Close readers of the common-core standards for math
will notice that in the high school section, some items are
marked with a plus sign (+). Those are the so-called "plus
standards," designed to go beyond the general expectations
and prepare students for advanced math courses.
Since the common core doesn't specify how the plus standards
are to be integrated into coursework, school systems
have taken different approaches in doing so.
The state of Utah, which requires districts to use an integrated-math
course sequence, has set up an honors track
that incorporates most of the plus material into the first
three years of high school math.
"We never considered offering the plus standards as an additional
course, because we see the standards as integrated,"
said Diana Suddreth, the interim director of teaching and
learning at the Utah education department.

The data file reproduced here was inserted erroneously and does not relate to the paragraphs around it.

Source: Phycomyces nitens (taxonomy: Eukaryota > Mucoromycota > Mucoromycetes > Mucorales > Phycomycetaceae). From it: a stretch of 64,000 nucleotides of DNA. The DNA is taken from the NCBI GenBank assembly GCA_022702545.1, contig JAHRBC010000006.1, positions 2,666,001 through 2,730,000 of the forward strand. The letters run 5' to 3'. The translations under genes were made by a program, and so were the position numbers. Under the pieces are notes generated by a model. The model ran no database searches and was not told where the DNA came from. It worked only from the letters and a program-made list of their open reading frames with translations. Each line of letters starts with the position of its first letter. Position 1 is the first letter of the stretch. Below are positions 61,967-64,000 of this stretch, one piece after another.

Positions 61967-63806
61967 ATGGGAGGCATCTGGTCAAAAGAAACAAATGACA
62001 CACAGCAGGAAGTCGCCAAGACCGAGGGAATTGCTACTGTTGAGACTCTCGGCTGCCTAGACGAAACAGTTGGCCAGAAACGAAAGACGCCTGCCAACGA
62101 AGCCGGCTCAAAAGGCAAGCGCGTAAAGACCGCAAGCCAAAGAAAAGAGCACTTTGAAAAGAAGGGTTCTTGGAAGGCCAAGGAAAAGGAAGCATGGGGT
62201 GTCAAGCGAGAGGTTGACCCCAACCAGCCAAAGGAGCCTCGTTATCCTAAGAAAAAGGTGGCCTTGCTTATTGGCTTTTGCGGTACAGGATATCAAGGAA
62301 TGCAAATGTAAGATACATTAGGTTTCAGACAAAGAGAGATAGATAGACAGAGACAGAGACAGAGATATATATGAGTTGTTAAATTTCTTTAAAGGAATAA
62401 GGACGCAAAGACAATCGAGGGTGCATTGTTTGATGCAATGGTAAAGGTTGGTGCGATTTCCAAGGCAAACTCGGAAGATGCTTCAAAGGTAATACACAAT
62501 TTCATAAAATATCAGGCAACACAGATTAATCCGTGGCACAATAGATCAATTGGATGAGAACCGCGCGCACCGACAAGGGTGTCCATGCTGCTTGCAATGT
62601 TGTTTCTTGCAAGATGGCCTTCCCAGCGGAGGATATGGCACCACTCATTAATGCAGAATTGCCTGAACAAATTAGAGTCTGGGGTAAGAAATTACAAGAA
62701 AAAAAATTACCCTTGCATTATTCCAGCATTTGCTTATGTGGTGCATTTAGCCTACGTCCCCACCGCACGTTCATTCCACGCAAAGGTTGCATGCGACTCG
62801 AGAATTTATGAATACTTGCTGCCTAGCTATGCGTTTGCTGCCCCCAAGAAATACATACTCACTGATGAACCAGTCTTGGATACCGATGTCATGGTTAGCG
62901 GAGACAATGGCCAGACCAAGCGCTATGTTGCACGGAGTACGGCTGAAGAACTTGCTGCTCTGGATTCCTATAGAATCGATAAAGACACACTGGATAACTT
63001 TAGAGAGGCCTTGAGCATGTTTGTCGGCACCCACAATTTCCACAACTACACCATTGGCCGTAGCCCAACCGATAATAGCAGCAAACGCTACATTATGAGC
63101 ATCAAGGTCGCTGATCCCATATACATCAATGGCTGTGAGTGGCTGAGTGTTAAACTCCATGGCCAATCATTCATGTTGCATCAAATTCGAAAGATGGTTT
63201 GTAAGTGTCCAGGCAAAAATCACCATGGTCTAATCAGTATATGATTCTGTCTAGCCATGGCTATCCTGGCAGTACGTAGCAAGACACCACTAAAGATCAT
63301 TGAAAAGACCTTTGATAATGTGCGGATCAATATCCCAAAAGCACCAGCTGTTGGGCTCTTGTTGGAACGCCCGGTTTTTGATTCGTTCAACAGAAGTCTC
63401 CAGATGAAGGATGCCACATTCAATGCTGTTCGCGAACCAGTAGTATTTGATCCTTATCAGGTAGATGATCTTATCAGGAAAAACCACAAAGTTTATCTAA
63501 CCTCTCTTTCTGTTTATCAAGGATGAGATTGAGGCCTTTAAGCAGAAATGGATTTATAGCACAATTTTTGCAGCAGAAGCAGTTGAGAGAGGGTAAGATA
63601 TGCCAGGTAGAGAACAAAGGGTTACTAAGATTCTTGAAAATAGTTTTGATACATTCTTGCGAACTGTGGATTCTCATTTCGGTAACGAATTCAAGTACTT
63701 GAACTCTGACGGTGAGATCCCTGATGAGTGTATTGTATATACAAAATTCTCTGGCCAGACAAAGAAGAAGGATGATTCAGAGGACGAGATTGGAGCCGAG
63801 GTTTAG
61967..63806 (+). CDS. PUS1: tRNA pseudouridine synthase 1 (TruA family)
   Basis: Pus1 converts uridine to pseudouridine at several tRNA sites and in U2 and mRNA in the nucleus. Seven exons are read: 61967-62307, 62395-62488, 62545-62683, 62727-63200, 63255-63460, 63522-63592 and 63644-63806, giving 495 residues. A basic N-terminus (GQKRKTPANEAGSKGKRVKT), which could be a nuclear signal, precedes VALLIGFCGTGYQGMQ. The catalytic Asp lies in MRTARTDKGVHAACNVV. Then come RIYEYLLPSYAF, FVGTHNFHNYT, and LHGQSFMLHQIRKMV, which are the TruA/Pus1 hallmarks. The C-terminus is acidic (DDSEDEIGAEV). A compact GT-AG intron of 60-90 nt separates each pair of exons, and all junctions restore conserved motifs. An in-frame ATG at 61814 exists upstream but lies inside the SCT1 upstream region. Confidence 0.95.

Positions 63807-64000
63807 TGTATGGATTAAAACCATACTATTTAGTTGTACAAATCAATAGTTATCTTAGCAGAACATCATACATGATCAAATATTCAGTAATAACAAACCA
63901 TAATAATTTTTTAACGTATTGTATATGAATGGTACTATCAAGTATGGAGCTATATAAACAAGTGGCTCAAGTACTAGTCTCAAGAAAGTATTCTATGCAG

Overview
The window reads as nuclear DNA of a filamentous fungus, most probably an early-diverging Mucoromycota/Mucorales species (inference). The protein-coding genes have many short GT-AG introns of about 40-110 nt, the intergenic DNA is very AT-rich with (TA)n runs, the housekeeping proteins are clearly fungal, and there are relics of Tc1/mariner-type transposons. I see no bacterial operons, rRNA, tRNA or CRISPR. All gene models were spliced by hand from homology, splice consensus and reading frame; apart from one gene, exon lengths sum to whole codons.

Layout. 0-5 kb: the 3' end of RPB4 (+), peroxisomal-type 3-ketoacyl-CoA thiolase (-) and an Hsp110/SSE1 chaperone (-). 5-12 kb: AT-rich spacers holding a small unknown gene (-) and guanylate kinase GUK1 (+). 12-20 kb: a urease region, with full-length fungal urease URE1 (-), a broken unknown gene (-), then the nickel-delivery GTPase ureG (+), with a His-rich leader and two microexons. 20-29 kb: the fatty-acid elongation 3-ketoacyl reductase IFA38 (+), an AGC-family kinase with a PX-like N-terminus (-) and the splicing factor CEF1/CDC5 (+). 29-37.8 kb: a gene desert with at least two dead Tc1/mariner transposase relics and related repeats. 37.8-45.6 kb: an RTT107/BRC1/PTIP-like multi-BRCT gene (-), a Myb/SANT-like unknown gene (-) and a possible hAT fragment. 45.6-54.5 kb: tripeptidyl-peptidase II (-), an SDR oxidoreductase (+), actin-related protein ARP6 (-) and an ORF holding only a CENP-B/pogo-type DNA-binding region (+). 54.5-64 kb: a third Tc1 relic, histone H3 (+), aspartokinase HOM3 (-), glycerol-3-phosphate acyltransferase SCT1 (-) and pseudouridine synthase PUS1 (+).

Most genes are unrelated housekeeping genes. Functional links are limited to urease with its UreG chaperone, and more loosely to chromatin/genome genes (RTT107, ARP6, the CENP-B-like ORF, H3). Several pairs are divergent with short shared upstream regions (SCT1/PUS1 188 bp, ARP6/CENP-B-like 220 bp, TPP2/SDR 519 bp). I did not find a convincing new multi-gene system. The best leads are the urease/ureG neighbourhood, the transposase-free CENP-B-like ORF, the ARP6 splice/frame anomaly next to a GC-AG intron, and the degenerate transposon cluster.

For the East Side Union High School District in San Jose,
Calif., on the other hand, an honors track was never an option.
"We wanted something that was equitable," said Barbara
Schallau, the district's mathematics-curriculum coordinator.
Instead, the district incorporated much of the plus material
into three 12-week "minicourses" that supplement the standard
math requirements and are designed to prepare students for
calculus. The minicourses are open to all students and can be
taken as early as 9th grade in addition to regular math courses.
Both Utah and East Side also include some plus material in
their standard math courses. Utah went so far as to remove
the plus indicator from the standards to be covered.
"We intentionally took the plus off so that there would be
no confusion about what is expected in which courses," said
Where's the Training?
The United States has produced plenty of inspiring,
fresh approaches to teaching math. The problem is
that it has dropped the ball on implementing them.
That's a key message of a much-shared July 2014
New York Times Magazine article by journalist Elizabeth
Green. The piece, which was adapted from Green's
new book, Building a Better Teacher, tells the story of
a Japanese teacher who found success using radical
teaching methods inspired by American "reformers"